But how do you tell the good from the average, or bad technologies? And which will transform the NHS and improve patient care?
Please click here to listen to the pilot episode of the Practicalities in Outpatient Transformation podcast, “Leading the way”, where we bring together healthcare leaders, Chris Robbins, General Manager at London North West Healthcare NHS Trust, David Ezra, Head of Transformation at Vantage Health and Sam Shah, Global Digital Advisor, who formerly worked for the Department of International Trade and NHSX, to discuss the implementation of healthcare solutions from the perspective of a large NHS hospital.
- The pandemic has enforced change. There was no time or resource for a robust change programme to be enacted and the pressures resulted in decision making processes being accelerated. It also significantly improved the way organisations such as ICSs have worked together.
- Implementation is key to whether technologies will work. Technologies that have worked, such as real time clinical communications, have been those which have solved a problem. Technologies that haven’t been useful are those which haven’t understood the environment in which they’ve been implemented.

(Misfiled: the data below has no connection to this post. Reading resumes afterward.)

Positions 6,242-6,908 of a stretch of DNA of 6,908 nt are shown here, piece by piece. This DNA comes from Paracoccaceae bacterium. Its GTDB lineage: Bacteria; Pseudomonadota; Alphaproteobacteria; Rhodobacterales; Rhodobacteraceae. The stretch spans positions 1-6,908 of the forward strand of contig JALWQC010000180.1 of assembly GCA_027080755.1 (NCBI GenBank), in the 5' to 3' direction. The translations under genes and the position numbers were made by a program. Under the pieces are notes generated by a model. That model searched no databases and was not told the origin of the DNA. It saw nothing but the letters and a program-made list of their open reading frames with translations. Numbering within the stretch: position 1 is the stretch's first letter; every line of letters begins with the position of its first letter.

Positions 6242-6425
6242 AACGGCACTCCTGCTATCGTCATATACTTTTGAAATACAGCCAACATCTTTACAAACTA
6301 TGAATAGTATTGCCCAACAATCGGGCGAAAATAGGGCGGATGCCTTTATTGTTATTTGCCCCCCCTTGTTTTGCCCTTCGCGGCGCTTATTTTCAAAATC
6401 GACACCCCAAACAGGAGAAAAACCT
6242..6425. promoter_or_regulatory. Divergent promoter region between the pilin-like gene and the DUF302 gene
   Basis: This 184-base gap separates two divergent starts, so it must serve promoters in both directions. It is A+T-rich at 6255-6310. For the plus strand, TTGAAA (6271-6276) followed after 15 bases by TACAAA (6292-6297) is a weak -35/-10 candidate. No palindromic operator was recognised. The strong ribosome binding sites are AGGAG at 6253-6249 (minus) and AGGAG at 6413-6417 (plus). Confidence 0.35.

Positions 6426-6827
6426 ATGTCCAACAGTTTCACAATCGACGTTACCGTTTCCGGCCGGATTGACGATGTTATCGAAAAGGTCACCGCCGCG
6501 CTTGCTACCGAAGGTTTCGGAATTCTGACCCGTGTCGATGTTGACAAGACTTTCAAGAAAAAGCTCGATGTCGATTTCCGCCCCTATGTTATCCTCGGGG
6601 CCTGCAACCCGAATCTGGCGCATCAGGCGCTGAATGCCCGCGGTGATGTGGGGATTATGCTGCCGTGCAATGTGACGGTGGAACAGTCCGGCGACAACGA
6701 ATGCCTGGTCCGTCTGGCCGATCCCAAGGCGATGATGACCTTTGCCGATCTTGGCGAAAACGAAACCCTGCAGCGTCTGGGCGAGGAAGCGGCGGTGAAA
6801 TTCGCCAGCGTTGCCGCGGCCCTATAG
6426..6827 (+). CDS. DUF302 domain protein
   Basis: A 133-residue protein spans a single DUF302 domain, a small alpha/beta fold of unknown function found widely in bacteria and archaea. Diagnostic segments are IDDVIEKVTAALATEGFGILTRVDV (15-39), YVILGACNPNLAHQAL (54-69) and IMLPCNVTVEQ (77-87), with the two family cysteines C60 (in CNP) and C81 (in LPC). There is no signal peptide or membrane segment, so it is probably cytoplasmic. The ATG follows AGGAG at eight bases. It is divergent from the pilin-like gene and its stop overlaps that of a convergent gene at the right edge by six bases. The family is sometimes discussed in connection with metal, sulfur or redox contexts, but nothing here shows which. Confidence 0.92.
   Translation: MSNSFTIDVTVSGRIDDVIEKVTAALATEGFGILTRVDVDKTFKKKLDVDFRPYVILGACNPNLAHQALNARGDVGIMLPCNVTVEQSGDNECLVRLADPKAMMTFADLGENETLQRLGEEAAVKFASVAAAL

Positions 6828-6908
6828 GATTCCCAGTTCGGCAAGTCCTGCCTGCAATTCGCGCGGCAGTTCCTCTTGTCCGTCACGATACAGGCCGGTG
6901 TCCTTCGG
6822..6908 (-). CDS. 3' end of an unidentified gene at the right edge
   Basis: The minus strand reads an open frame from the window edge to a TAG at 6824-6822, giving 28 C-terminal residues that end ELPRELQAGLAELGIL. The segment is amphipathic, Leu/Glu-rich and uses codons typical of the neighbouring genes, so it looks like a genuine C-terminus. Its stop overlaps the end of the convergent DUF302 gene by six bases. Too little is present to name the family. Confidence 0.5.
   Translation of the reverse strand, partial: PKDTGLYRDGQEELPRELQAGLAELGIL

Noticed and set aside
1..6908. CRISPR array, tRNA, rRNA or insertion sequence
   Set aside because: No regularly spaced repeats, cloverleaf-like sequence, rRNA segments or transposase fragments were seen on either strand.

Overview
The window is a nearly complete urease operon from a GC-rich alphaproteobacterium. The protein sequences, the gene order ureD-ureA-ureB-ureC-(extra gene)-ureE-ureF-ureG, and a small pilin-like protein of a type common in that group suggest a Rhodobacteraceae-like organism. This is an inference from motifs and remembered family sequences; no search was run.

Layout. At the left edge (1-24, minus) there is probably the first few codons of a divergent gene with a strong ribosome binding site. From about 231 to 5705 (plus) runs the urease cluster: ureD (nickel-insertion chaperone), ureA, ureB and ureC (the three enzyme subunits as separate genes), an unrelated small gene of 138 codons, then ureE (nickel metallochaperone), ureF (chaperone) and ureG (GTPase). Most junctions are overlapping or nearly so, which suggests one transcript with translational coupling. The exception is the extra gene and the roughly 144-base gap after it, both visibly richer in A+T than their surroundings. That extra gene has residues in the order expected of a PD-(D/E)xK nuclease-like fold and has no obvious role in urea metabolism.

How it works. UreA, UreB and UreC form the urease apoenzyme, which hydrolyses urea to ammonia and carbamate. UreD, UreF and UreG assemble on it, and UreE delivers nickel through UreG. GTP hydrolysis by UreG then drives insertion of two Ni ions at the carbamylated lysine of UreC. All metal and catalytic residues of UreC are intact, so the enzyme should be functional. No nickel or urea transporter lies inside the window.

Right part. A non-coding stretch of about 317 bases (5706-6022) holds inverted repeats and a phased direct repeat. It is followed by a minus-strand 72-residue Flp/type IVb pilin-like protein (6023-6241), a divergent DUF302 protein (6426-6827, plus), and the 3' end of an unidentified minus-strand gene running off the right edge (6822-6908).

- Creating user centric solutions. When developing technologies, it is important to understand people, understand their problems and design it with them to create user centric solutions. Where technologies haven’t worked well is when they’ve been developed in a vacuum.
- Decisions around systems need to be made by the right people. This hasn’t always happened – to the detriment of those on the front line that need to use them